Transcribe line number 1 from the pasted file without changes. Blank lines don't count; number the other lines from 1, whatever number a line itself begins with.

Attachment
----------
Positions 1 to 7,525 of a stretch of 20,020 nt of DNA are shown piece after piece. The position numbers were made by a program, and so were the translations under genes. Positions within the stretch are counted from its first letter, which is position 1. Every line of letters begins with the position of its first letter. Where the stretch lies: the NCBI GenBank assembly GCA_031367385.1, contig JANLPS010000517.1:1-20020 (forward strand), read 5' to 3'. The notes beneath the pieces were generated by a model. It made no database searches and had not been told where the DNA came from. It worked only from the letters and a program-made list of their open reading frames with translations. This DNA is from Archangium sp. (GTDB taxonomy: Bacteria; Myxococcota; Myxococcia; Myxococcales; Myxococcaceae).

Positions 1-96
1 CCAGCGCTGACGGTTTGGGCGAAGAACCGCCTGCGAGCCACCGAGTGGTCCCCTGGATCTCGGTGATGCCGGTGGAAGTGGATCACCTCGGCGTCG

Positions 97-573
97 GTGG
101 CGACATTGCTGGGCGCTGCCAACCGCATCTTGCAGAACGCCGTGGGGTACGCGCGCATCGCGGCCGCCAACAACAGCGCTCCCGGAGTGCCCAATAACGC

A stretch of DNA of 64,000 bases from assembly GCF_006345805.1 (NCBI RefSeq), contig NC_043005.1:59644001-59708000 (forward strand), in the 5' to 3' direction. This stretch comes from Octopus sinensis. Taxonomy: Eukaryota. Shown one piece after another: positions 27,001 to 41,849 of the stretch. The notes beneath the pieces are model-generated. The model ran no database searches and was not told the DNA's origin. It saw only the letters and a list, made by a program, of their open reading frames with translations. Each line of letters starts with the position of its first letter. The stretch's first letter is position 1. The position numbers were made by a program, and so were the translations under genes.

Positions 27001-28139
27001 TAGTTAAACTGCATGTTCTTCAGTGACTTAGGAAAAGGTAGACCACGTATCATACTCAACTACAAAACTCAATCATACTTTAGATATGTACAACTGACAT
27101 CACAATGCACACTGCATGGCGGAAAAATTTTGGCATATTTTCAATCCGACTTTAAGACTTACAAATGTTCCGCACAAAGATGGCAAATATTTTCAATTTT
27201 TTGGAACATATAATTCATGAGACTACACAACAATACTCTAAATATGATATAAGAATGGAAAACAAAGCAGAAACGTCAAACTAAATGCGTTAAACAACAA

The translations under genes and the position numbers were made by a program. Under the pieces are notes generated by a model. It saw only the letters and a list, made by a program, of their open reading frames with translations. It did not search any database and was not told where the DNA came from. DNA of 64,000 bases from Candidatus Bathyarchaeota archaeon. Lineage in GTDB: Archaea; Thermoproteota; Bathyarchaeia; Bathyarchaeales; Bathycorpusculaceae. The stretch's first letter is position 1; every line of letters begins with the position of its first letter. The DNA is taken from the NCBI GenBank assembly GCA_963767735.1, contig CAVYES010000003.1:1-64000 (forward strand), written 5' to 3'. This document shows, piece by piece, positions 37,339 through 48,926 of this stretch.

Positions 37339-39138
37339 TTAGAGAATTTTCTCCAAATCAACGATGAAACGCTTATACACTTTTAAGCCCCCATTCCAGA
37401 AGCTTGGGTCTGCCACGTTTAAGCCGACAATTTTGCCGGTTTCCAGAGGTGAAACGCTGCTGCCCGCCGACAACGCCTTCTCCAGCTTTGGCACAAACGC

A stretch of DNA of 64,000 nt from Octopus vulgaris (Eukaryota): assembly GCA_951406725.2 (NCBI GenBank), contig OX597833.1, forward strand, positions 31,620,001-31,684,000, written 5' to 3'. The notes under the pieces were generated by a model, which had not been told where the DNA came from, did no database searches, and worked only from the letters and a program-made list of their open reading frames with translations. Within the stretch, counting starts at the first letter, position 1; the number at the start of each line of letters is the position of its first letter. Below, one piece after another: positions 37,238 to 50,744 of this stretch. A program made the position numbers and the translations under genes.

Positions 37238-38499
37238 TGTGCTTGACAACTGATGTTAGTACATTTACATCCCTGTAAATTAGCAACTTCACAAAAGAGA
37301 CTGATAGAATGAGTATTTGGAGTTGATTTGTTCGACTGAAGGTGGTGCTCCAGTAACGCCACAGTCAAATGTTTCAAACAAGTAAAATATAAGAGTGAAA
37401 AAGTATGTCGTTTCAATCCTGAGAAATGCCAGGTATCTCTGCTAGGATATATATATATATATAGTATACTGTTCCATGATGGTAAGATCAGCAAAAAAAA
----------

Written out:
Positions 1 to 7,525 of a stretch of 20,020 nt of DNA are shown piece after piece. The position numbers were made by a program, and so were the translations under genes. Positions within the stretch are counted from its first letter, which is position 1. Every line of letters begins with the position of its first letter. Where the stretch lies: the NCBI GenBank assembly GCA_031367385.1, contig JANLPS010000517.1:1-20020 (forward strand), read 5' to 3'. The notes beneath the pieces were generated by a model. It made no database searches and had not been told where the DNA came from. It worked only from the letters and a program-made list of their open reading frames with translations. This DNA is from Archangium sp. (GTDB taxonomy: Bacteria; Myxococcota; Myxococcia; Myxococcales; Myxococcaceae).